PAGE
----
"Sailors" is the history of the English merchant seaman in the seventeenth and eighteenth centuries; a period during which England rose to dominance in world commence and became the greatest naval power in the world. Drawing on primary documents and memoirs, renowned naval historian, Peter Earle, explores every aspect of the sailor's life: conditions of service, wealth and possessions, life aboard a ship, the perils of the sea, discipline and punishment, sickness, desertion, mutiny and morality, and the role of the sailor in wartime. Peter Earle addresses the popular image of sailors: handkerchiefs knotted round their heads and a cutlass in their hands, as they stare into the blue yonder, on their way to romance and adventure; and introduces us to a diverse range of characters: some diligent, industrious and fearless; others drunk, difficult and careless. We discover that life on the waves was not just about storms and tyranny, piracy and plunder, but harmony and comradeship, the attractions of travel and adventure, and the joys of fine-weather sailing.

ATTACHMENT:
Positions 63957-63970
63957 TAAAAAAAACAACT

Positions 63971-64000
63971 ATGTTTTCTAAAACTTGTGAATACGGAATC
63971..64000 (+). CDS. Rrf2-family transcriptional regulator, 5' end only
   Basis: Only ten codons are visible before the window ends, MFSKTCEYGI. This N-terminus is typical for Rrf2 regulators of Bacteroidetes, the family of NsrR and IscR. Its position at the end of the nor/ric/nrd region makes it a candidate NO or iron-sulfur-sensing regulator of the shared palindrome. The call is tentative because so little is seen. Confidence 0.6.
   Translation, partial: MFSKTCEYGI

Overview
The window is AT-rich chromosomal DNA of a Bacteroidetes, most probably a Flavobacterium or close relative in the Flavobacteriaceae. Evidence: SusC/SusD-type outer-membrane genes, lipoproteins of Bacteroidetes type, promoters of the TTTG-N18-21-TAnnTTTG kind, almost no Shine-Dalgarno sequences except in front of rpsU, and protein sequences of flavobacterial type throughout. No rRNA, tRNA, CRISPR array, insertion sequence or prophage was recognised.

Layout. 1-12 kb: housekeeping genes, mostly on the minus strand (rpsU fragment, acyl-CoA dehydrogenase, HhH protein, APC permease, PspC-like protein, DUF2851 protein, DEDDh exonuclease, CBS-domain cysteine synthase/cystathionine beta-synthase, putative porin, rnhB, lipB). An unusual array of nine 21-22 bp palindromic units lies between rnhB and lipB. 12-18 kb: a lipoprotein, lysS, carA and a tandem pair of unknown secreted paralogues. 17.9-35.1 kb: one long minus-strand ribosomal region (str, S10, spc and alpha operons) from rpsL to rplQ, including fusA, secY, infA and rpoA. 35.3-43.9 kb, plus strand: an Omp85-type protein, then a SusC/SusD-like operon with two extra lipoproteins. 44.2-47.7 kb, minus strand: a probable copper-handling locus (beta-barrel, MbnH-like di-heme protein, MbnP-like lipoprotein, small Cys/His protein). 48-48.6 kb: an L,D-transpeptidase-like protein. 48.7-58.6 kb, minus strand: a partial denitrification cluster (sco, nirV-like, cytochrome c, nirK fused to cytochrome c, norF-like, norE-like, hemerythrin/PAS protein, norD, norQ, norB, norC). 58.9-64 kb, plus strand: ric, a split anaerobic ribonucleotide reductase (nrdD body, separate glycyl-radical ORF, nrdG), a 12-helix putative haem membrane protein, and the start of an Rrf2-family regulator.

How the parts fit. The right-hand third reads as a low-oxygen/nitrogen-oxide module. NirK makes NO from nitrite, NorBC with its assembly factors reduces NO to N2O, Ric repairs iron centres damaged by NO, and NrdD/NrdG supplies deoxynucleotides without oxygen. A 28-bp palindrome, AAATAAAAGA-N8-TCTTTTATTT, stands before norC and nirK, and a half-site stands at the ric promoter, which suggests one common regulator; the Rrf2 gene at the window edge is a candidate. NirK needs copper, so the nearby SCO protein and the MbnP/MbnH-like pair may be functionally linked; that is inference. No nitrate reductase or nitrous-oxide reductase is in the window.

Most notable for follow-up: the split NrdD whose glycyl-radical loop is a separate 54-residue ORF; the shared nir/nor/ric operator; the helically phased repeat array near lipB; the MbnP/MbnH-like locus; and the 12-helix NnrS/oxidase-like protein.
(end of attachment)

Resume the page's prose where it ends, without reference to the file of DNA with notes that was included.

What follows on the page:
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(198mm x 129mm x 17mm)
Methuen Publishing Ltd
Publisher: Methuen Publishing Ltd
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Author Biography - Peter Earle
Peter Earle is Emeritus Reader in Economic History at the University of London. He has written widely on many subjects and his books include A City Fully of People, The Making of the Middle Class, The World of Defoe and Monmouth's Rebels.